The task of making cumulative sense of The Case of the Severed Head has been akin to Alice going doing the rabbit hole. Belize, to put it mildly, is not a country with high standards when it comes to the truth.
The trial, in retrospect, appears to have been an exercise in avoiding truth. The self-muzzling of defence counsel appears shameless and much of the writing of the initial judgement is cringeworthy. So, this accumulation of facts and conjectures marks the beginning of an inquiry process that is obviously needed by any country that wants to call itself civilized. A cohesive tale is only now starting to emerge. If one undertakes a jigsaw puzzle, one must first go through the methodical exercise of turning all the pieces right side up. This is what this site has attempted to do.
This site is not intended to serve as a forum for debate. If anyone has pertinent information or opinions that should be shared for the public good, they are encouraged to contact Belizean media outlets. Perhaps such outlets will be re-invigorated to pursue some questions that could have been asked years ago. Interested parties who can supply further insight or facts are hereby encouraged to contact one of the following media outlets in Belize:
Amandala: founded in 1969, most widely circulated newspaper
The Belize Times: official newspaper of the PUP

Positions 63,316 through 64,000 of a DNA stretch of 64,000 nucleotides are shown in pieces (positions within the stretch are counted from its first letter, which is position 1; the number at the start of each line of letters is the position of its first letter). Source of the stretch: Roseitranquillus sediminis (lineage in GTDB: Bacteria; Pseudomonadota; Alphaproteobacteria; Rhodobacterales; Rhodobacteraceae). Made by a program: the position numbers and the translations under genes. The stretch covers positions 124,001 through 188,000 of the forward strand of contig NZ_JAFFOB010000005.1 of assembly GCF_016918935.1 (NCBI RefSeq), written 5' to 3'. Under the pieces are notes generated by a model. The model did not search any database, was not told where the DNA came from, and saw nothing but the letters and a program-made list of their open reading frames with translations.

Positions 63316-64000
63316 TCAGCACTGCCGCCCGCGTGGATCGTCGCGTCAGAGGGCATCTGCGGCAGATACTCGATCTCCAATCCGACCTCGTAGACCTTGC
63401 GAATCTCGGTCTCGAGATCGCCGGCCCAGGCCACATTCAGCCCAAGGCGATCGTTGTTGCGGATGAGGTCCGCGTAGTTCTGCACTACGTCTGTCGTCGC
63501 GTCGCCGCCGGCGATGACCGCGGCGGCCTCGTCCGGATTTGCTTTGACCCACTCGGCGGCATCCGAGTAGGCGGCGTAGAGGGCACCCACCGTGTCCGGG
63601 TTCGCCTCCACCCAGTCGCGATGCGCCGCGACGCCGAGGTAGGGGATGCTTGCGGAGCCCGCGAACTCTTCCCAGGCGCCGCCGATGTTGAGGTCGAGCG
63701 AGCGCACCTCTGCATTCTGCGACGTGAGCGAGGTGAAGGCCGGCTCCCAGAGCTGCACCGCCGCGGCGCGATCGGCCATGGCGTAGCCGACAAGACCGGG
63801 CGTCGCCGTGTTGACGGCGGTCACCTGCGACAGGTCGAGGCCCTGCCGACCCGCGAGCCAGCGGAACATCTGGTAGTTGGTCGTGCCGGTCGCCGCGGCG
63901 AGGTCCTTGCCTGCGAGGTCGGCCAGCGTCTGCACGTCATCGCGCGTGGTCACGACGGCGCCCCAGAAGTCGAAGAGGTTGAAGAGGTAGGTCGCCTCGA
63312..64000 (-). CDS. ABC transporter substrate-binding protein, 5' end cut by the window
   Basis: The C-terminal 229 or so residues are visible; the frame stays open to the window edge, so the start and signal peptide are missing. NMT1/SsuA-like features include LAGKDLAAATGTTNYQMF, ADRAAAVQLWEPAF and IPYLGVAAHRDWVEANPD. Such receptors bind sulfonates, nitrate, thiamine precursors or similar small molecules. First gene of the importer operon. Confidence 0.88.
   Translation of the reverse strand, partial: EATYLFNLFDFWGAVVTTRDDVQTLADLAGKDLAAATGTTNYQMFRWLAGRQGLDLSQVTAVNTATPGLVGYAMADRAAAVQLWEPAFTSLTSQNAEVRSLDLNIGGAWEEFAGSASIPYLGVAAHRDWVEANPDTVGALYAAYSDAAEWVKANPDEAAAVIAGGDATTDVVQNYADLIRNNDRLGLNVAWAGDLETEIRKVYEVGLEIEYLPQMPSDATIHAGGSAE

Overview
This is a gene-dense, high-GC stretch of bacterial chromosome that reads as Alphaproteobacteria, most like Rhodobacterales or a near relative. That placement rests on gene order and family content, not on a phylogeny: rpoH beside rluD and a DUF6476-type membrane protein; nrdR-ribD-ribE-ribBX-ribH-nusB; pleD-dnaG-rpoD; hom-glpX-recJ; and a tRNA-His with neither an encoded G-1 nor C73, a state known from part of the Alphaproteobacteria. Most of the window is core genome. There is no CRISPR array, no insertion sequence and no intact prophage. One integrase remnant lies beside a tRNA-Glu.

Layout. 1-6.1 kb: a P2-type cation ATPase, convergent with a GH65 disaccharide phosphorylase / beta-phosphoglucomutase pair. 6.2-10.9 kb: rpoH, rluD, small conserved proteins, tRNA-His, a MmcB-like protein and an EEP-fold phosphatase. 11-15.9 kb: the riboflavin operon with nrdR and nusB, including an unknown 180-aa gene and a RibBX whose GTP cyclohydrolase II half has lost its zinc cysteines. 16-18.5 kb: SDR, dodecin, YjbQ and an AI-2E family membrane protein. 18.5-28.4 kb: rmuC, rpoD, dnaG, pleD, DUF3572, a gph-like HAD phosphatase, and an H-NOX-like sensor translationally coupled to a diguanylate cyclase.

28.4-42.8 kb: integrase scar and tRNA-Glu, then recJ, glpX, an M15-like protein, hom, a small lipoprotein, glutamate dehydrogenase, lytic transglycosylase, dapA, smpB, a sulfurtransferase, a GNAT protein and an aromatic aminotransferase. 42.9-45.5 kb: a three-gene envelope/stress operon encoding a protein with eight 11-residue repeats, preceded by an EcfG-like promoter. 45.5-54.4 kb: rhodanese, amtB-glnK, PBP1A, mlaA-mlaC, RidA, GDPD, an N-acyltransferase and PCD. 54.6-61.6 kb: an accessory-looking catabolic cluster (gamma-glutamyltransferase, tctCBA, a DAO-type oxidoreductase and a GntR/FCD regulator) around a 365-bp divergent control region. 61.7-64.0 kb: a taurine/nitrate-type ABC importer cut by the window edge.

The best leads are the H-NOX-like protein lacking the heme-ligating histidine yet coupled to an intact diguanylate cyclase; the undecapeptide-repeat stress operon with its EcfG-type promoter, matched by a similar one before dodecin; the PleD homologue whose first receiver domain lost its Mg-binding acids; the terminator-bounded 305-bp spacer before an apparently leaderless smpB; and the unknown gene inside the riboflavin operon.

The Guardian: official newspaper of the UDP
The Reporter: founded in 1967, widely respected
The San Pedro Sun: respected source for San Pedro
Ambergris Today: rival to The San Pedro Sun on Ambergris Caye
Caye Caulker Chronicles: chief paper for village of Caye Caulker
The Placencia Breeze: tourism paper for Placencia
The Wabagari Post: local newspaper of Dangriga Town
San Pedro Daily
This site also serves as a template for a book or a movie. Publishers or producers are invited to make contact via email@example.com Non-professional messages will not be answered.
As stated at the outset, The Severed Head Mystery website serves as a collection of facts and conjectures to potentially form the foundation for a book or a screenplay.
Cue the helicopter shots of splendid beaches and romantic islets as the opening credits roll. Our let’s-start-over-again couple goes to Belize with genuine desires to uplift both the people and the country.
Danny Mason—not unlike the deluded character played by Harrison Ford in Mosquito Coast (a movie filmed in Belize)—could be viewed sympathetically at the outset. He is idealistic and hopeful. He is energized by a realization that he could improve the country with his futuristic ventures.
He makes friends, he influences people. Then it suddenly unravels as corrupt police and a complicit legal establishment work to satisfy their masters. We watch the horrific downfall of a happy couple with the eerie allure of slowly driving past a fatal car crash. Shouldn’t they have been more careful?
Hubris is certainly not a crime. But as more “First Worlders” relocate to so-called Developing Countries for more adventurous lifestyles, the people who are stuck in those countries are going to become more adept at entrapping them.